This year I pushed my average speed up to 18.5 miles an hour on every ride on the same steel bike pictured in this article. I can only remember one single ride on my aluminum brifter equipped bike where I rode 19mph over 25 miles. It was a freak event, there must have been no wind at all that day.

      Here in Texas the topography is much flatter than in Washington state. However, we do have strong plains winds and lots of rolling terrain, so it's not exactly a cake walk to ride against a 20mph headwind, or ride 100 to 200 foot rollers for miles on end. In the summer, the heat can get over 100 degrees a day for 90 days or more. Each place has it's own set of challenges, and bikes have to be geared up accordingly. My gear ratio will probably not work in Washington, as you might find yourself over-spinning your gears here where you would normally find your cadence going uphill.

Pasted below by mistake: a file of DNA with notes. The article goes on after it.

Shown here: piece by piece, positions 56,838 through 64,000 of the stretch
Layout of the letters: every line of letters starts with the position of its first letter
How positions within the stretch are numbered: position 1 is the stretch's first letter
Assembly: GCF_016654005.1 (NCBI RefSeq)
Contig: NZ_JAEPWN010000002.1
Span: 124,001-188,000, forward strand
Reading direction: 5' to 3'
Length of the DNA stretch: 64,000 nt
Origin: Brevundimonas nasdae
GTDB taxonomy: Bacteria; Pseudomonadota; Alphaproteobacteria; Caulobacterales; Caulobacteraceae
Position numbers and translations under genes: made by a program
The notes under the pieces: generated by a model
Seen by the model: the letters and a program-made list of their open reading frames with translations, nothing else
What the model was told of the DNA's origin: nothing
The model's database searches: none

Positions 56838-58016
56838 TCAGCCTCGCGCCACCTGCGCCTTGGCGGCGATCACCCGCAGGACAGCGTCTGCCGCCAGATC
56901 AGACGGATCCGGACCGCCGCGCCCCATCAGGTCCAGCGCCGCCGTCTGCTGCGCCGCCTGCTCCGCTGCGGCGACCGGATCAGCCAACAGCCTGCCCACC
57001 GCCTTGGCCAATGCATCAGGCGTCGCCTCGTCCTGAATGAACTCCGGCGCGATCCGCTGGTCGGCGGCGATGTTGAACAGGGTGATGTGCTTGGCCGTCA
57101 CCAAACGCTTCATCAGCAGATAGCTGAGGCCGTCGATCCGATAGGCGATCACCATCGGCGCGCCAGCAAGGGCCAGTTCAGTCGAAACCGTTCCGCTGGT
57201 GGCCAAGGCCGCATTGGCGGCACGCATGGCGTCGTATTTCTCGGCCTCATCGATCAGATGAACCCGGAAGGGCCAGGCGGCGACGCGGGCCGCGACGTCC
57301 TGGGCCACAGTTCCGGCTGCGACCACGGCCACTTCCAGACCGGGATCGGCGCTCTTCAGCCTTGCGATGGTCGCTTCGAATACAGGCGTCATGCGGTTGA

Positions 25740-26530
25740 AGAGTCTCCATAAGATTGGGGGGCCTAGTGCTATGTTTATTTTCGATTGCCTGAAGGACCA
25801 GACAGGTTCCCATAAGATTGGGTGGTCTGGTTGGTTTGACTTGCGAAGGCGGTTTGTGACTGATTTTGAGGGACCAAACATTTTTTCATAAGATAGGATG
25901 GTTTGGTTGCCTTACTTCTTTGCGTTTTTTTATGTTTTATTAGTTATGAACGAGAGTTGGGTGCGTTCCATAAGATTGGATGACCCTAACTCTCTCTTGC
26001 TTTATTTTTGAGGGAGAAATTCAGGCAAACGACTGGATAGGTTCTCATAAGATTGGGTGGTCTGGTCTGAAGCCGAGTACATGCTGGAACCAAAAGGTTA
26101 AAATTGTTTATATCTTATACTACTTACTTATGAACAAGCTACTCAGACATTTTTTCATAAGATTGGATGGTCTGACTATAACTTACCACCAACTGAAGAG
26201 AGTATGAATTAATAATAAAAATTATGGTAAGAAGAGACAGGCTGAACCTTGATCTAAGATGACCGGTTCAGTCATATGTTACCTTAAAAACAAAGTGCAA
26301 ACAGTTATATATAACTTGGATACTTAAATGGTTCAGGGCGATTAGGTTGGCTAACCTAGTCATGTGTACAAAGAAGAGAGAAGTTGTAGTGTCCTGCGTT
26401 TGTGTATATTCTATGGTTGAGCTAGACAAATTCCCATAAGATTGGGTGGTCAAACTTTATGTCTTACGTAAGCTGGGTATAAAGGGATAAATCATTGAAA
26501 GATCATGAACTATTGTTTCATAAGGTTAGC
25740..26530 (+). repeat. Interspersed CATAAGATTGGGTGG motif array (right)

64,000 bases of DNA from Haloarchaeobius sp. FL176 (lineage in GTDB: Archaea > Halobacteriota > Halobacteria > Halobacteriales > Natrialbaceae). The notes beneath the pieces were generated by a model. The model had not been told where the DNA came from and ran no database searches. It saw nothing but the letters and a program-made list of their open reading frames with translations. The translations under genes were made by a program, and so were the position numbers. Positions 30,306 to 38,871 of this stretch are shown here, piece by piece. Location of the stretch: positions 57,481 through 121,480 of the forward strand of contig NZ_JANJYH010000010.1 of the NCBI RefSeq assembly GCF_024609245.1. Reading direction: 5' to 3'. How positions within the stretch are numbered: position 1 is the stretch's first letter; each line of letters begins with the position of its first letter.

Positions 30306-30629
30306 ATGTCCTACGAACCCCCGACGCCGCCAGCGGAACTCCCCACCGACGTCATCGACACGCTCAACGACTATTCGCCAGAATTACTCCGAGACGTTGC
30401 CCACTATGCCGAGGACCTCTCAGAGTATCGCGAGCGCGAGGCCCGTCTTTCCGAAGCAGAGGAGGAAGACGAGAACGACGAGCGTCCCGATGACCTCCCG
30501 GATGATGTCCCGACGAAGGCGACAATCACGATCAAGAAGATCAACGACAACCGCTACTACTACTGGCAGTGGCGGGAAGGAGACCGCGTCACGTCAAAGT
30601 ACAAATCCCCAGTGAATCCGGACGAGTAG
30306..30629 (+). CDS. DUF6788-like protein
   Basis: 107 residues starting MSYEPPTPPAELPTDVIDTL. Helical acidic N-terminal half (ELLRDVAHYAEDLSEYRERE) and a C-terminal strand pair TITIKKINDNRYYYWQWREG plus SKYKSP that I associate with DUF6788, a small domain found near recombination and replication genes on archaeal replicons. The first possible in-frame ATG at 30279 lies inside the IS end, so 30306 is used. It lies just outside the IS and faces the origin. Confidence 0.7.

Shifting quickly could be the key to winning many sprint finishes, I can't argue with that. However sometimes there are technologies that go too far, or simply don't work when they have to. Many professional riders have already turned down Di2 on their bikes because it can break down if the battery runs out. Mark Cavendish threw is bike in frustration after a race because he said that the hydraulic caliper brakes were locking up and slowed him down. In my opinion, having a mechanically sound bike is better than having the latest technology. Either way unless you're a sprinter or a points leader or breaking away from the field shifting that quickly will not matter. These are strictly race situations, unlike training rides and centuries which are usually not in the race format.